11: The Nature and Regulation of Real Estate and the Environment
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After reading this chapter, you should understand the following:
- The various kinds of interests (or “estates”) in real property
- The various rights that come with ownership of real property
- What easements are, how they are created, and how they function
- How ownership of real property is regulated by tort law, by agreement, and by the public interest (through eminent domain)
- The various ways in which environmental laws affect the ownership and use of real property
Real property is an important part of corporate as well as individual wealth. As a consequence, the role of the corporate real estate manager has become critically important within the corporation. The real estate manager must be aware not only of the value of land for purchase and sale but also of proper lease negotiation, tax policies and assessments, zoning and land development, and environmental laws.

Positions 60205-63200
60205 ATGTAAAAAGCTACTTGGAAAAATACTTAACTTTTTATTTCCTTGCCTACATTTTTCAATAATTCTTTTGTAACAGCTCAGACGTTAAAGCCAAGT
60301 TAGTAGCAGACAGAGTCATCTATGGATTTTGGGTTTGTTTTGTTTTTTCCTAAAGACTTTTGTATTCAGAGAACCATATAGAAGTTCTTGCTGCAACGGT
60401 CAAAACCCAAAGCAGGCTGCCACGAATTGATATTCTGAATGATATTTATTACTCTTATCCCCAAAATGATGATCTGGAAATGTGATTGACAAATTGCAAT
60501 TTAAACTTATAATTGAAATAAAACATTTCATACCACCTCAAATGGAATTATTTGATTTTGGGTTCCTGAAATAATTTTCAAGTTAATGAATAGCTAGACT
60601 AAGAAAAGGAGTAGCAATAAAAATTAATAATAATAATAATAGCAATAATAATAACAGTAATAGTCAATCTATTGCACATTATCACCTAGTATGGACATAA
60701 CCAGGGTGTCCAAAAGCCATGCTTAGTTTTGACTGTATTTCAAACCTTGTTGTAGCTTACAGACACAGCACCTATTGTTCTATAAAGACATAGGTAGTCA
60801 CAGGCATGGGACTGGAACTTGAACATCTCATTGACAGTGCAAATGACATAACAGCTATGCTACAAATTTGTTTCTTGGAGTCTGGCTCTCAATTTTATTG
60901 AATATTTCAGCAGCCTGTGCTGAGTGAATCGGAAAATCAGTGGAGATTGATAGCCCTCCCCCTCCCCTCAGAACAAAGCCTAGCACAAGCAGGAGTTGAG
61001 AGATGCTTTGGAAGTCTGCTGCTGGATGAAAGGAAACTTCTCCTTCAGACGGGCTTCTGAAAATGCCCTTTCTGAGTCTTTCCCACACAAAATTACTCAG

In this chapter and in Chapter 12 "The Transfer of Real Estate by Sale" and Chapter 13 "Landlord and Tenant Law", we focus on regulation of land use and the environment (see Figure 11.1.1 "Chapter Overview"). We divide our discussion of the nature of real estate into three major categories: (1) estates; (2) rights that are incidental to the possession and ownership of land—for example, the right to air, water, and minerals; and (3) easements—the rights in lands of others.